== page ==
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Senate Minority Leader Mitch McConnell expanded on his “no” vote on the transportation bill his chamber passed last week, arguing Friday that it would stifle innovative state programs.
Authorization for federal surface transportation programs expires at the end of the month and the House and Senate are at loggerheads over a reauthorization.
McConnell said his “principle motivation” in opposing the Senate bill, which passed 74-22 on March 14, was because of an amendment from Sen. Jeff Bingaman (D-N.M.) that would prevent privatized highways from being taken in to account when doling out federal highway funds.
The Bingaman amendment, which passed 50-47, would make privatizing roads a less attractive option for states.
“Transportation is very popular in our Conference, but [the bill] ended up having some ‘no’ votes, including my own,” McConnell said at a news conference. “My principle reason for opposing it was that there is a provision in there by Sen. Bingaman that basically prevented the innovative effort by governors, like Mitch Daniels, to do outside-the-box funding mechanisms for their state highway systems.”
Daniels (R-Ind.) was the driving force behind a 2006 deal in which the state leased the 157-mile Indiana Toll Road to a private consortium that will operate, maintain and collects tolls for 75 years. The consortium, which includes a subsidiary of the Australian investment bank Macquarie Group, paid the state a lump sum of $3.8 billion.
“We don’t have enough money generated by the gas tax to take care of all the infrastructure needs we have in this country,” McConnell said. “Why in the world would we want, at the federal level, to prevent creative and innovative governors from figuring out some out-of-the-box way to meet their transportation needs?”
Daniels became an evangelist of public-private transportation partnerships, appearing before Congress to sing the deal’s praises and urge other states to pursue their own.
McConnell said he expects Congress to pass a short-term extension to give the House additional time to work on its transportation bill.
The laws authorizing surface transportation programs expire March 31. If no action is taken next week, the Department of Transportation could have to furlough workers and federal funding for transportation projects would cease to flow, although work would continue on many projects because of funding already in place.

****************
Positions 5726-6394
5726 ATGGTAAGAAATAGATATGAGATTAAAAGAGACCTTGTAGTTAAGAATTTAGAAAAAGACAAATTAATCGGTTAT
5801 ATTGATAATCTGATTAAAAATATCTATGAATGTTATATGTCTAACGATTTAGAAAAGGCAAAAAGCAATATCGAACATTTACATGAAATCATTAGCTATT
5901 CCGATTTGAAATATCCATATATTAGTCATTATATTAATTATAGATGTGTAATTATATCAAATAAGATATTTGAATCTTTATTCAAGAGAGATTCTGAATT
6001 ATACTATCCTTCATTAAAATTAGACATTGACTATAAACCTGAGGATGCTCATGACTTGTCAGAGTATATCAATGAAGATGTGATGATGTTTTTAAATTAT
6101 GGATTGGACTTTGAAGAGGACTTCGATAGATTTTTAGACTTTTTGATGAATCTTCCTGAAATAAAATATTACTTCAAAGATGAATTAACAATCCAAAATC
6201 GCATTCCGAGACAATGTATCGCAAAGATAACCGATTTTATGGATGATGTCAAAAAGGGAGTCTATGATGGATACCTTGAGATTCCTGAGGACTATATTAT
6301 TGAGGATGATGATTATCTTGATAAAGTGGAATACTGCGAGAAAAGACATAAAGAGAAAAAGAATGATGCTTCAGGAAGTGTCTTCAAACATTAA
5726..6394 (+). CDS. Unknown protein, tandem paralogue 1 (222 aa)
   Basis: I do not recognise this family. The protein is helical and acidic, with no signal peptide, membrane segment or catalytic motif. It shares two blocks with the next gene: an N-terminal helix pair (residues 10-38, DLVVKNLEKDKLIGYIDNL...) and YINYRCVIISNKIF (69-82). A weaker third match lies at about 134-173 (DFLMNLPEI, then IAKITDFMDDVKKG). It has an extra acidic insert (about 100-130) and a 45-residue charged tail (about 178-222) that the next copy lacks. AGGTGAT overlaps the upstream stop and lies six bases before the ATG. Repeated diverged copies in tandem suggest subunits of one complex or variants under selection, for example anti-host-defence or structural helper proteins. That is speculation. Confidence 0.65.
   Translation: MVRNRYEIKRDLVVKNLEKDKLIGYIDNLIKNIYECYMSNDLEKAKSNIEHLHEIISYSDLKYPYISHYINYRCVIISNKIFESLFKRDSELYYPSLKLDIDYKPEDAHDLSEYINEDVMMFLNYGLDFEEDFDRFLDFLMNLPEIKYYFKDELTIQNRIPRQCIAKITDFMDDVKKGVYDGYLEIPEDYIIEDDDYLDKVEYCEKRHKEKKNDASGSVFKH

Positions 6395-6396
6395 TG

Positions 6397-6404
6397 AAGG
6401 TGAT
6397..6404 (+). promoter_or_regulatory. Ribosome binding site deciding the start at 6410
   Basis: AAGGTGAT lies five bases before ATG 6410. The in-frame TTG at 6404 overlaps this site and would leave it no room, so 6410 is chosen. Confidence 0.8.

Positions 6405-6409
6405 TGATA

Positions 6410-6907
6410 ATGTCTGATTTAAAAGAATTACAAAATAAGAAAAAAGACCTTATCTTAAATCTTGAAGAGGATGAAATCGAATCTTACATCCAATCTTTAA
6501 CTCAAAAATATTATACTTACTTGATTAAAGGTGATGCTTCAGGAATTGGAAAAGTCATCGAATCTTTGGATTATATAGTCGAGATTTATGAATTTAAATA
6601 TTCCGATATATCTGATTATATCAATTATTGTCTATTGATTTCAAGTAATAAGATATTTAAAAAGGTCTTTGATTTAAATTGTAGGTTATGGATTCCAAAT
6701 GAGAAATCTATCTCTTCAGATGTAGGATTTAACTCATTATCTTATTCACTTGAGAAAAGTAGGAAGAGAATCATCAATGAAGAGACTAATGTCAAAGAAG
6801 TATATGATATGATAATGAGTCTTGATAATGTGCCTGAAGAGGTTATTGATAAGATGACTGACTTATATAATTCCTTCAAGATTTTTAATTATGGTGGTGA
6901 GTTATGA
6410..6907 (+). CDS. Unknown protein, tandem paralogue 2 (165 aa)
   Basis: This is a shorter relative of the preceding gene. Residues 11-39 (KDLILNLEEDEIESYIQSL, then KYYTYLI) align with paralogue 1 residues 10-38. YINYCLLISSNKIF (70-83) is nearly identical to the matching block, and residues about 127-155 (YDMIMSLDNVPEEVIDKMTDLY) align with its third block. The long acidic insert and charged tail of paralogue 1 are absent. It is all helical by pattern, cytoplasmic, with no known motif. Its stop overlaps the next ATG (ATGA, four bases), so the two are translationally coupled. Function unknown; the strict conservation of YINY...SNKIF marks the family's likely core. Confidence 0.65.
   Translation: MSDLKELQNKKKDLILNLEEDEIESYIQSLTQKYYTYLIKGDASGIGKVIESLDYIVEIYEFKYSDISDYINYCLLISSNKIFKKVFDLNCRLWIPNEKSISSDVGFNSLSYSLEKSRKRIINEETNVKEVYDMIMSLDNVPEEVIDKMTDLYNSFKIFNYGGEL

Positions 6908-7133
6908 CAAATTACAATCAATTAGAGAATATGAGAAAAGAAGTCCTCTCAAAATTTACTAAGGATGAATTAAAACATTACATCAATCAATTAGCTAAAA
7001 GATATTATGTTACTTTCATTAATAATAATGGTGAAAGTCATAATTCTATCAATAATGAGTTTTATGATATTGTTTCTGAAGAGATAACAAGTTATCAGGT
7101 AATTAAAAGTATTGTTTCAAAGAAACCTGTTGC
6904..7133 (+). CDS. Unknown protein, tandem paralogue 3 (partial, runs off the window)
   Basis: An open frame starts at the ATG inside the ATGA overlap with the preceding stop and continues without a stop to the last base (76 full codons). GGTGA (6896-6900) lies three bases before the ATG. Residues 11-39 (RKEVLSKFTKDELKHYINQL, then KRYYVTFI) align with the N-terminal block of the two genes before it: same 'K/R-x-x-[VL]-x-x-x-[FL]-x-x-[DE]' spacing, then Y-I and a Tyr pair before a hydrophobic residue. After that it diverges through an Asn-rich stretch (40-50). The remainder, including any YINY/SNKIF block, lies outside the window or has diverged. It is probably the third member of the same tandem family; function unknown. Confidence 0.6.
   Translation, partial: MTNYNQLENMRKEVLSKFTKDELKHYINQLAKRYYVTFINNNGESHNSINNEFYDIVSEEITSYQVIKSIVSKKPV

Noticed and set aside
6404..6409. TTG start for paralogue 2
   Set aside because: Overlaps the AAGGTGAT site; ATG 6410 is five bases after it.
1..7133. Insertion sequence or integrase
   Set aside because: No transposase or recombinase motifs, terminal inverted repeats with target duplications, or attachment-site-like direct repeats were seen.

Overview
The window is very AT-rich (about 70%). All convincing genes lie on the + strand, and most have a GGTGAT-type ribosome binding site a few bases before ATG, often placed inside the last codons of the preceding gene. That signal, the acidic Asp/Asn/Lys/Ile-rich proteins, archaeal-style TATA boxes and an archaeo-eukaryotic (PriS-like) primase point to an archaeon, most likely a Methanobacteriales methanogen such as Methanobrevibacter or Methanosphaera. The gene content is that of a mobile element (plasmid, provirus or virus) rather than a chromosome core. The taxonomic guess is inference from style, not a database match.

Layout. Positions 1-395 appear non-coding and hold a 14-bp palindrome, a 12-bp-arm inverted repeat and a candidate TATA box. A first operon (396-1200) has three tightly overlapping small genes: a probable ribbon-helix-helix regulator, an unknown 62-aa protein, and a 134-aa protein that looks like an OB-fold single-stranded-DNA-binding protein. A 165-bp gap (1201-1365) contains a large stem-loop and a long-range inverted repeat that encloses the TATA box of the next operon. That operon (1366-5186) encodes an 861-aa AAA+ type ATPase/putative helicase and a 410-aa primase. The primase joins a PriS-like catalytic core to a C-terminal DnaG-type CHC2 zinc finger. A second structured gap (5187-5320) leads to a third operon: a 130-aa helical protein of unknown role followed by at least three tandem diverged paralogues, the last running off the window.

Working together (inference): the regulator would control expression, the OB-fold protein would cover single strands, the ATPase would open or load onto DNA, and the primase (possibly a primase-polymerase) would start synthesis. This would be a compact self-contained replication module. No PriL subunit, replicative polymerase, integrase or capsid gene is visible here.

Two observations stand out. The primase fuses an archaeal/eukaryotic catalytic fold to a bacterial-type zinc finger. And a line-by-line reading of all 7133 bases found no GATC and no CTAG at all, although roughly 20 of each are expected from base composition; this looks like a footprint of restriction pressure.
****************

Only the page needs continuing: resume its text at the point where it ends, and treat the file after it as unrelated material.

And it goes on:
House Republicans have returned to pursuing a five-year transportation package funded largely by oil and gas drilling revenue. That had been their initial plan, but they changed course after some conservatives came out against the proposal because it was too costly. GOP leaders also explored passing an 18-month measure.
“The problem with the Senate bill is that it doesn’t address the issue of rising gas prices and energy,” House Speaker John Boehner (R-Ohio) said Thursday. “We believe that if we’re going to reauthorize the highway bill, American energy production ought to be a critical part of this.”
The Senate bill would reauthorize surface transportation programs for two years and provide $109 billion in funding.
House Republicans have said they plan to pass 90-day extension of the current transportation law, a move that would put them on a collision course with Senate Democrats, who want the House to pass the Senate bill.
“I am not inclined to go for this short-term extension they are going to send to us,” Senate Majority Leader Harry Reid (D-Nev.) said on the floor Thursday. “They are going to have to feel the heat from the American people.”
Other Democrats also sought to ratchet up the pressure on the House.
“On March 31, it’s all over but the shouting,” Sen. Barbara Boxer (D-Calif.), chairman of the Environment and Public Works Committee, said Thursday. “There is no more ability to collect [the] gas tax for the trust fund, and the trust fund is running dry.”
President Barack Obama used his weekly address to make a pitch for House action on the Senate bill.
“The Senate did their part. They passed a bipartisan transportation bill. It had the support of 52 Democrats and 22 Republicans,” Obama said. “Now it’s up to the House to follow suit; to put aside partisan posturing, end the gridlock and do what’s right for the American people.”
It is unlikely that either side would be willing to allow transportation programs to expire, but it is not out of the question. Congress let the Federal Aviation Administration partially shut down for a brief period last summer over a disagreement over what to include in a short-term extension.
Corrected: 10:53 a.m.
An earlier version of this article misstated the length of the transportation law extension House Republicans say they will pass.